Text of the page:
Zia thought he was going to China to sell his liver, but he didn’t know what was waiting for him

Published: August 20, 2018

The three men were then taken inside the investigation room by FIA officers, where their questioning began.PHOTO: RAJA FAISAL

Being a journalist in Pakistan, I frequently come across crimes committed, sentences pronounced, culprits getting caught, and in many cases, culprits getting away. Thought I may not be physically present every time, I rely on certain ‘sources’ within the respective setup to bring forth the facts, if not the whole truth.

On July 30th, I was contacted by one of my sources within the Federal Investigation Agency (FIA) who informed me about a poor soul and a ring of criminals caught at the airport. I asked for adequate information on the issue, and in response, I was not only given access to the evidence but was also allowed to meet the culprits. After going through the documents and meeting the offenders, I thought of relaying the story as it happened.

Thirty-two-year-old Muhammad Ramzan was on the front seat of a private taxi heading to the airport, whereas 20-year-old Zia Ali and 35-year-old Adnan Akhtar were sitting in the back. They were busy having a conversation on how to tackle any questions asked by the FIA, with Ramzan and Akhtar strictly cautioning Ali to stay quiet if arrested, and to not mention a word about a liver transplant.

These three ‘gentlemen’ were ready to board flight PK-852 from Islamabad to Beijing on July 29th.

They hesitantly entered the departures compound and joined the queue. Next to the boarding counter, two officers of the FIA were on duty inside a surveillance room encircled with black tinted glass; ensuring they could see everyone but no one could see them. They swiftly suspected the three and came out of the room to investigate the matter. Normally, the procedure is to check the passport and ticket, but the officers started scrutinising the three. As expected, the young, poor and illiterate Ali got confused and promptly burst into tears. The three were then taken inside the investigation room, where their questioning began.

Initially, Ramzan and Akhtar maintained that Akhtar – an officer at the Pakistan Atomic Energy Commission (PAEC) – desperately needed a liver transplant, and that Ali was his first cousin who had agreed to the transplant for familial reasons. They even had the required papers to prove the relationship, as well as No Objection Certificates (NOC) from Ali’s parents.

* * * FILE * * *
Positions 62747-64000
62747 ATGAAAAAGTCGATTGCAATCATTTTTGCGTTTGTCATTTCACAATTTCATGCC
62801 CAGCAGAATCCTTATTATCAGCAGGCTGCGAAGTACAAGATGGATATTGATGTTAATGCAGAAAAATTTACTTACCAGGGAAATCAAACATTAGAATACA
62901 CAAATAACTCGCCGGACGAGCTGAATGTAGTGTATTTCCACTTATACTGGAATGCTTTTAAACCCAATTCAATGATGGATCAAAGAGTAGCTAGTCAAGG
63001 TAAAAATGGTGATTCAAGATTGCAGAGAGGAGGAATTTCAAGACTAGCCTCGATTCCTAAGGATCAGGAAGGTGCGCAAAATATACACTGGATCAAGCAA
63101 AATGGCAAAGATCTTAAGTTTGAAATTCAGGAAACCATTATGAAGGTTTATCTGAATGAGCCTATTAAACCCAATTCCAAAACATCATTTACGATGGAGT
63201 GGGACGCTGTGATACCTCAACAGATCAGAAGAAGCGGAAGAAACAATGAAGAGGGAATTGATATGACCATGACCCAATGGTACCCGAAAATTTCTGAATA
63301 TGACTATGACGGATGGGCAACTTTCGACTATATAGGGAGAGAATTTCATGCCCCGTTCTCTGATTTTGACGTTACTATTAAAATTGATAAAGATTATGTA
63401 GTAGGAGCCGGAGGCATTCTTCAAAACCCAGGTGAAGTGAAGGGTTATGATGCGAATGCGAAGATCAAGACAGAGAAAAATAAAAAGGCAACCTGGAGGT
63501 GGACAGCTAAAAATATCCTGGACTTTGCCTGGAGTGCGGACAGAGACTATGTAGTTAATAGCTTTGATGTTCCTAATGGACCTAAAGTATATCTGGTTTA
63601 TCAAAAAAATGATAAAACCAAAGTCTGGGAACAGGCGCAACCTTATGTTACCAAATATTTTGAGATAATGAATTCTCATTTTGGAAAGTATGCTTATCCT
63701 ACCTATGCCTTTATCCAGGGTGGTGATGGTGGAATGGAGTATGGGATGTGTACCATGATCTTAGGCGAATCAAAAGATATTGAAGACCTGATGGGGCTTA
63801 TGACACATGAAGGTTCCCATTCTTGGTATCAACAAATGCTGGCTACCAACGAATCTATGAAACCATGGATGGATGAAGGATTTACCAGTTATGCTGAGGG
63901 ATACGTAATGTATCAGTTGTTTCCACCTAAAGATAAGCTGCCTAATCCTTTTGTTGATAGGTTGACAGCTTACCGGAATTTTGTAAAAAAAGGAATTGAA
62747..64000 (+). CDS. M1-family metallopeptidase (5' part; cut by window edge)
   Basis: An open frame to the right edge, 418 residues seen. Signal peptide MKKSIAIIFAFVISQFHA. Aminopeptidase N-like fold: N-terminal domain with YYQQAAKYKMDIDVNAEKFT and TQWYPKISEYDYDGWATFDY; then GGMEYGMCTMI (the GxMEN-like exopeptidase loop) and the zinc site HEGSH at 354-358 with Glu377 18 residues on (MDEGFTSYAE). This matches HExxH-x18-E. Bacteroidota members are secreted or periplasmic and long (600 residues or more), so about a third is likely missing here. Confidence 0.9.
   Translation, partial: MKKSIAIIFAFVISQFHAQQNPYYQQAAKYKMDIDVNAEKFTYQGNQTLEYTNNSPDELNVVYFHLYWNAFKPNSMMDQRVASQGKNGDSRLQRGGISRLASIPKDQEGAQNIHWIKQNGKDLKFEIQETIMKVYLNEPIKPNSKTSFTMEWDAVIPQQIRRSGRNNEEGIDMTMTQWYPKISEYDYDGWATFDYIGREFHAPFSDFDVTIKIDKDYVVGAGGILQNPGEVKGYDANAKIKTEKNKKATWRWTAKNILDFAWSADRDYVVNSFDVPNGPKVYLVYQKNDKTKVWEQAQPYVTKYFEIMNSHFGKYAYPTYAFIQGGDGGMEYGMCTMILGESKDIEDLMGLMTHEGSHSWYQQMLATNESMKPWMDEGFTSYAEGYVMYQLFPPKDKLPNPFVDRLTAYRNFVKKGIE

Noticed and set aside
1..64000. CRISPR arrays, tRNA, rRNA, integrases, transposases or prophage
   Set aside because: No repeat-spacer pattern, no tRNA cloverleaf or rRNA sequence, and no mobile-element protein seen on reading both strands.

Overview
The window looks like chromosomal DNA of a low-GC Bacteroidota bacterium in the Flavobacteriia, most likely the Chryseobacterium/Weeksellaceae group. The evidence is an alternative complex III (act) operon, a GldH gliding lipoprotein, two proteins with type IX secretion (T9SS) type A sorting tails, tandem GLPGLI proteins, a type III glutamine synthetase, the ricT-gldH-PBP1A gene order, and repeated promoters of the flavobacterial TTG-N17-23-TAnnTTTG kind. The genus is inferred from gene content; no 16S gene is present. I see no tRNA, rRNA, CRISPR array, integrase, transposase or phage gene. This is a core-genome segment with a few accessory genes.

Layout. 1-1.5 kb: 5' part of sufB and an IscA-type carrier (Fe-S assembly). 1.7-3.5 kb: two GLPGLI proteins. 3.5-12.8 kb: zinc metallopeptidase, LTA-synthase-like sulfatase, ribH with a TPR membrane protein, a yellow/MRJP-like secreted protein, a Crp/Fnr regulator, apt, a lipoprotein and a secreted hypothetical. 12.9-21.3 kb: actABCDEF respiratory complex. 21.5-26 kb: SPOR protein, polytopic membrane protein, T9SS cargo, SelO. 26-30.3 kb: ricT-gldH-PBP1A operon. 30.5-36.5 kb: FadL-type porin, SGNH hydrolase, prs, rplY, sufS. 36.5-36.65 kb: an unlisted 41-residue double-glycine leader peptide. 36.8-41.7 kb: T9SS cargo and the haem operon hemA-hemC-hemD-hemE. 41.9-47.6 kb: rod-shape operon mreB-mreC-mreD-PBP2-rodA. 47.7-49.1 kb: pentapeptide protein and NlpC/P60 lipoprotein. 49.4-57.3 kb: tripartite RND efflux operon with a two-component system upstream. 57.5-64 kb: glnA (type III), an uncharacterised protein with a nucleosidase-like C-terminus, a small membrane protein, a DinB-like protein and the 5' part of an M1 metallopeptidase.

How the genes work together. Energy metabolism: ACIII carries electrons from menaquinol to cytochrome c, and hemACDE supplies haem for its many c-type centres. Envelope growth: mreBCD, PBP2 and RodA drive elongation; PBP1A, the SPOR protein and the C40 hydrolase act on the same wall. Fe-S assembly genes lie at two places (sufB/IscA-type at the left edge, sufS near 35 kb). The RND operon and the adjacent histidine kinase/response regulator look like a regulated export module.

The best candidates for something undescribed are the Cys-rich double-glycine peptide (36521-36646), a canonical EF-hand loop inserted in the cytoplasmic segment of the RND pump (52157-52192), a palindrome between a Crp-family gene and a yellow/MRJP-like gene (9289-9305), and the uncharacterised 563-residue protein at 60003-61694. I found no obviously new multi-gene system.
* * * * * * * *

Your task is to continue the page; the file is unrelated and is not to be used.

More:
For the officers, however, this was not enough justification at all.

Sensing a crime, the officers continued cross-questioning and took Ali to a different room to grill him further in hopes that he’ll spill the real and whole story. With a fearful voice and teary eyes, the truth started oozing out of Ali’s mouth. He agreed to tell all, only if the authorities saved him from Zulfiqar, the agent who threatened to kill him in case of disclosure.

Ali told the FIA that he belongs to a very poor family, with an ailing father who works as a mochi (cobbler). He has three unmarried older sisters, and was in desperate need for money to make dowry arrangements. After years of failing to find a job, he came to know about Zulfiqar – an agent who arranged poor organ donors for rich patients – through one of his friends and agreed to endanger his own life for a price of Rs200,000, which would have been enough to cover a modest dowry for his three sisters.

Questioning Akhtar further revealed a new twist, exposing Dr Saleh, who works for a private hospital in Islamabad. Saleh advised Akhtar to get a liver transplant urgently, and referred him to Dr Waqas, who resides and has an illegal practice in China. When Akhtar contacted Dr Waqas, he was told to contact Zulfiqar for arrangements. This is the same Zulfiqar who brokered humans for organ transplants and also arranged visas through fake documents. Not only did he arrange for the visa and documents, but he also used his deep-rooted influence in the public administration sector to forge the required affidavits declaring the donor and the patient to be blood relatives.